Our diplomats face a battle to establish relationships with the key players in the new order when it emerges by September, if not sooner.
It will be even more important to pay attention to relationships in Brussels, in particular with like-minded countries whether in the Netherlands, Scandinavia, eastern Europe or the Baltics, not to mention Germany.
Very bright people will have to dine out for Ireland in the coming months. In these times, hearts can rule over heads.
Emotions are running deep among normally phlegmatic EU officials. Nigel Farage’s crowing in the European Parliament will not have helped matters. The concern is people could end up boxing themselves into corners.
It all boils down to whether a compromise over immigration can be reached with Britain so that a ‘hard” Brexit outcome can be avoided.
Former prime minister Tony Blair (facing his own moment of truth as Chilcott prepares to issue his report on the Iraq war) had some words of wisdom: “There is going to be a negotiation of extraordinary complexity with a thousand devils in the detail.”
There was much talk, last week, of how Britain lacks sufficient skilled negotiators. The New Zealand government has offered its former master the services of some of its trade negotiators. A case of the Anzacs again to the rescue.
There will certainly be tough talking, with the French, Belgians and the European Commission president Jean-Claude Juncker, all pressing for a swift triggering of Article 50 of the European Treaty so an early British exit can be achieved.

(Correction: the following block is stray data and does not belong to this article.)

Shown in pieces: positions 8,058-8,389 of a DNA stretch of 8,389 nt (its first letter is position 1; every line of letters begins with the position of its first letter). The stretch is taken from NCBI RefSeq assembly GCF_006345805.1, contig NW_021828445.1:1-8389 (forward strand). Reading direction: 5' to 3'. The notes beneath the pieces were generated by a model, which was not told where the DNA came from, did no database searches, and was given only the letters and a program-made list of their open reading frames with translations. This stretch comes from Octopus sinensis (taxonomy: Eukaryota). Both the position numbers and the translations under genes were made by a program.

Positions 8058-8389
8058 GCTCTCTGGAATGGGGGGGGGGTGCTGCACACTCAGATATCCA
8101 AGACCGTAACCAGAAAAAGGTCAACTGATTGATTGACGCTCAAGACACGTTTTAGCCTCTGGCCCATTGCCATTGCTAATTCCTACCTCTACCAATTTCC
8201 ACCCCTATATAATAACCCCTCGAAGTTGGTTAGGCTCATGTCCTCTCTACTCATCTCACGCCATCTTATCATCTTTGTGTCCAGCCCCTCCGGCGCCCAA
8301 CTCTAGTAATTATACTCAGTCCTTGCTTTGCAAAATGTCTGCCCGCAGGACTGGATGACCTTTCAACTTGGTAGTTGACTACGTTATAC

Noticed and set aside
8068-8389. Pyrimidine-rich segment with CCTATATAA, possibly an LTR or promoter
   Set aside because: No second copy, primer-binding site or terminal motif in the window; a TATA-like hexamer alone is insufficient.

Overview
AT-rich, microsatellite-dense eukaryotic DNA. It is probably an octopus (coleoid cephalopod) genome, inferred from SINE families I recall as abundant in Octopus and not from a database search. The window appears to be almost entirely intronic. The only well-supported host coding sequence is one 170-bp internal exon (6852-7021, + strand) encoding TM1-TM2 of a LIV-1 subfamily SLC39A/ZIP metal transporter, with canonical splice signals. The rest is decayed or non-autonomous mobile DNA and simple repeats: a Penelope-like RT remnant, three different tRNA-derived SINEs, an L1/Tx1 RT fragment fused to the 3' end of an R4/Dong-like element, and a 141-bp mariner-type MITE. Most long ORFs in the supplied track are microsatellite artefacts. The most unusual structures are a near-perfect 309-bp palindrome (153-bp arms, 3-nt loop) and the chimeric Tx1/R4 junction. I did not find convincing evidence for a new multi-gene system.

Ironically, such a move is being resisted by the Brexiteers who know that once this happens, the other side has the best cards to play.
The French, in particular, have reverted to type with the Parisian authorities out of the stalls like greyhounds in search of mobile investment.
It was reported that already more than 4,000 letters have been sent to investors while new bilingual schools are being readied. Another important straw in the wind came with tough comments from Swedish EU Commissioner for Trade Cecilia Malmstrom.
She warned that business between Britain and the EU would be conducted under less advantageous World Trade Organisation rules until a trade deal was eventually signed and no talks would take place until all aspects of the British exit were settled.
It “might take 10 years for the UK to negotiate a new specific trade deal,” she said.
Those are tough words from a citizen of a country seen as close to the UK. Many argue the EU, in trade, needs Britain as much as the UK needs them, but the EU establishment also knows that its very survival may be on the line.
It is not going to be seen rewarding those who have started to unpick the great EU tapestry.